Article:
"include.schema.changes":"true",
"database.history.kafka.topic":"dbhistory.db2",
"database.history.kafka.bootstrap.servers":"localhost:9092",
"database.history.kafka.recovery.attempts":"20",
"database.history.kafka.recovery.poll.interval.ms":"10000000",
"snapshot.mode": "schema_only"
}}'

We can actually combine these two connectors into one using snapshot.select.statement.overrides:

curl -i -X POST -H "Accept:application/json" -H  "Content-Type:application/json" http://localhost:8084/connectors/ \
-d '{"name": "mysql-connector-db3",
"config":{
"name":"mysql-connector-db3",
"database.port":"3306",
"database.user":"db_user_name",
"connector.class":"io.debezium.connector.mysql.MySqlConnector",
"rows.fetch.size":"2",
"table.whitelist":"database1.countries,database1.state,database1.customers,database1.purchase",
"database.hostname":"db_host1",
"database.password":"password",
"database.server.id":"1002",
"database.whitelist":"database1",
"database.server.name":"db3",
"decimal.handling.mode":"string",
"include.schema.changes":"true",
"snapshot.select.statement.overrides": "database1.customers,database1.purchase",
"snapshot.select.statement.overrides.database1.customers": "select * from customers where id < 0",
"snapshot.select.statement.overrides.database1.purchase":
"select * from purchase where id < 0",
"database.history.kafka.topic":"dbhistory.db3",
"database.history.kafka.bootstrap.servers":"localhost:9092",
"database.history.kafka.recovery.attempts":"20",
"database.history.kafka.recovery.poll.interval.ms":"10000000",
"snapshot.mode": "initial"
}}'
High Level Architecture

As Debezium runs on Kafka connect and Kafka connect allows you to create multiple connectors, we can have multiple Debezium connectors running in parallel. Like I have mentioned earlier, Debezium produces messages for the snapshot/transaction to Kafka broker(s).

I have written a customized python consumer script(I can open source this one, let me know in the comments) to consume the data from the Kafka brokers. The consumer takes care of parsing the Kafka messages and does the data transformation like mentioned in the previous diagram. And at the end the consumer dumps the data into the Stitched DB.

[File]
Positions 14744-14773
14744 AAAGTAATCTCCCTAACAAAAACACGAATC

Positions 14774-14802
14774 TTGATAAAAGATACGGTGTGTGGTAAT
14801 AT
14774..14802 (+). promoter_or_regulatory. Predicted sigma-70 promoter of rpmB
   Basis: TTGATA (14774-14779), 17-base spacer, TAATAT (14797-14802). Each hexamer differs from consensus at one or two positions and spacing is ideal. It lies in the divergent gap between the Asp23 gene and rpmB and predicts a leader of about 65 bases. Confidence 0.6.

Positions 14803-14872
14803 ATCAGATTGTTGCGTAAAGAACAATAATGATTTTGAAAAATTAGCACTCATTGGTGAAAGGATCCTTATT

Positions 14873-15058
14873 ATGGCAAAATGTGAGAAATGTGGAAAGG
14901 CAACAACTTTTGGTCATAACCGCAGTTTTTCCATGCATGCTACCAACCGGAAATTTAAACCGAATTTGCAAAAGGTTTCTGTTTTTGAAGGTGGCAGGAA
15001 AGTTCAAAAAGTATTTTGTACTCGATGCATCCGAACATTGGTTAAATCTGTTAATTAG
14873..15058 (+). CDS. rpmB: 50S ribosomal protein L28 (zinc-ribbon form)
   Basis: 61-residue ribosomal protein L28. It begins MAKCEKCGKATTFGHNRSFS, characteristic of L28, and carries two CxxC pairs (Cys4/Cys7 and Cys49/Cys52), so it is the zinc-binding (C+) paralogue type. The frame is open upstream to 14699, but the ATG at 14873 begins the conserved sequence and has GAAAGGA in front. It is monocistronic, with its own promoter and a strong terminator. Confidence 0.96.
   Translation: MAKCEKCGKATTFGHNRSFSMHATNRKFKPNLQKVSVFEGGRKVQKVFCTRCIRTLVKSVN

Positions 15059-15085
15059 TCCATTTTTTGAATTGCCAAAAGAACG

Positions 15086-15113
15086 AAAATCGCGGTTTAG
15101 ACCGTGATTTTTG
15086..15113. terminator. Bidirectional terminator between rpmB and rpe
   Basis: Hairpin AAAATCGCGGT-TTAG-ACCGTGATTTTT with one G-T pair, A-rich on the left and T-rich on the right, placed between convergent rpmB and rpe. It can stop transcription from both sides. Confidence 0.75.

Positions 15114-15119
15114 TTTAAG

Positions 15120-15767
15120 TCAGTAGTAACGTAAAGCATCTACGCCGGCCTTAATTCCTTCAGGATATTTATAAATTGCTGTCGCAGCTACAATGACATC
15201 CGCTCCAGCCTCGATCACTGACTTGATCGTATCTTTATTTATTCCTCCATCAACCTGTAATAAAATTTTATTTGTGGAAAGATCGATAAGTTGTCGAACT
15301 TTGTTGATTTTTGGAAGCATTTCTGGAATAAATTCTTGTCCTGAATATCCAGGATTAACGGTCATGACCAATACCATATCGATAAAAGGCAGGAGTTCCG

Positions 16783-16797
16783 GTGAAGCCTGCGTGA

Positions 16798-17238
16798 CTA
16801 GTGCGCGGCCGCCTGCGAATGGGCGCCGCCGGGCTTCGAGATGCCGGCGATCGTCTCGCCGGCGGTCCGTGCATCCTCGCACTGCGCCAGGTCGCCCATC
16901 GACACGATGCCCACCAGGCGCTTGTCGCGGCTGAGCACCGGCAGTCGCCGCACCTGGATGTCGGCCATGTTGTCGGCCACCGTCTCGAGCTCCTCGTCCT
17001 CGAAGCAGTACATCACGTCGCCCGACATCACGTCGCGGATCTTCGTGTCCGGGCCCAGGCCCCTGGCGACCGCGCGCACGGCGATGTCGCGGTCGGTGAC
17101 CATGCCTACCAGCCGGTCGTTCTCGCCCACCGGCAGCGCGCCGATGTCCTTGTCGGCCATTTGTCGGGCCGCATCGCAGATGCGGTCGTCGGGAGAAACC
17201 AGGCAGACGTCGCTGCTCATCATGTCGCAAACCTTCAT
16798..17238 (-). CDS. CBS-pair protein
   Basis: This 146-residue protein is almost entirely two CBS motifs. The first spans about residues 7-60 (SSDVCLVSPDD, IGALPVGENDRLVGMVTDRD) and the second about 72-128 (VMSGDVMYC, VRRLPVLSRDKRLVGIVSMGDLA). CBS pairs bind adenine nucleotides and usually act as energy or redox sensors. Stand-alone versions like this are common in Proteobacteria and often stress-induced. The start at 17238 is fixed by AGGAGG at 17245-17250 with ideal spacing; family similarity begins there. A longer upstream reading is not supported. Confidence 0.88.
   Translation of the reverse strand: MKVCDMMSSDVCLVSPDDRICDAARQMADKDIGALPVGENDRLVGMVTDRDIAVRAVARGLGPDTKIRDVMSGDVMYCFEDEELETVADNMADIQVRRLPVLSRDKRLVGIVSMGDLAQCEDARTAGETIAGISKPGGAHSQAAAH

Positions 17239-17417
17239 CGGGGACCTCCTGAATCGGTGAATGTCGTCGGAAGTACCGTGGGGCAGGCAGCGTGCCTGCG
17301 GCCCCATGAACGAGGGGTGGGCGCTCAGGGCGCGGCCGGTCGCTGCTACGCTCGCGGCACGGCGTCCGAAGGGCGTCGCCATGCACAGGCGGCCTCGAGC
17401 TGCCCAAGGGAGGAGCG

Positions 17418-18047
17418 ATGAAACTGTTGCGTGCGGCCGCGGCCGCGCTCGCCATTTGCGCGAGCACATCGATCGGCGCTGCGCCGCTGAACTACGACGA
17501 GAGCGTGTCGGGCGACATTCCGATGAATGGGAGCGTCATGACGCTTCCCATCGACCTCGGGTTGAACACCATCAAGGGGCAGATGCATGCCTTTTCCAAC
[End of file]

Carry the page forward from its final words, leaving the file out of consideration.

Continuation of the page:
Like we all know, things may not work as expected always. So before using any tool for any critical project, we always need to check the possibility of a recovery in case of crash or a failure. So how does Debezium tackle any failure?

It has “schema_only_recovery” mode!!

Irrespective of the mode in which we are running the connector(s), we can recover it using schema_only_recovery mode.

But you need to follow certain steps to start the recovery process:

  • Delete the crashed connector(s), use the command below:
curl -i -X DELETE http://localhost:8084/connectors/mysql-connector-db3
  • Delete the database history topic(s).
  • Start the connector(s) in “schema_only_recovery” mode, the sample connector is given below (It’s a recovery, so use the same configuration used in the older connector):
curl -i -X POST -H "Accept:application/json" -H  "Content-Type:application/json" http://localhost:8084/connectors/ \
-d '{"name": "mysql-connector-db3",
"config":{
"name":"mysql-connector-db3",
"database.port":"3306",
"database.user":"db_user_name",
"connector.class":"io.debezium.connector.mysql.MySqlConnector",
"rows.fetch.size":"2",
"table.whitelist":"database1.countries,database1.state,database1.customers,database1.purchase",
"database.hostname":"db_host1",
"database.password":"password",
"database.server.id":"1002",
"database.whitelist":"database1",
"database.server.name":"db3",
"decimal.handling.mode":"string",
"include.schema.changes":"true",
"snapshot.select.statement.overrides": "database1.customers,database1.purchase",
"snapshot.select.statement.overrides.database1.customers": "select * from customers where id < 0",
"snapshot.select.statement.overrides.database1.purchase": "select * from purchase where id < 0",
"database.history.kafka.topic":"dbhistory.db3",
"database.history.kafka.bootstrap.servers":"localhost:9092",
"database.history.kafka.recovery.attempts":"20",
"database.history.kafka.recovery.poll.interval.ms":"10000000",
"snapshot.mode": "schema_only_recovery"
}}'

I have faced some Deserialization issues with Debezium. The connectors were configured to read the data from one AWS RDS and it had some non-standard statements in the binlog. And some errors were getting triggered while reading the logs. I have solved it by setting “event.processing.failure.handling.mode” as “warn”: In this case, it will log the error and move on (the default value is “fail”, in this case, the connector crashes in case it encounter an error).

That’s most of it! It’s one of the coolest tools to play with and it can be handy in many CDC/Data pipeline scenarios/use cases. So try to explore it. You can find the official documentation here.

A techie who talks a bit of philosophy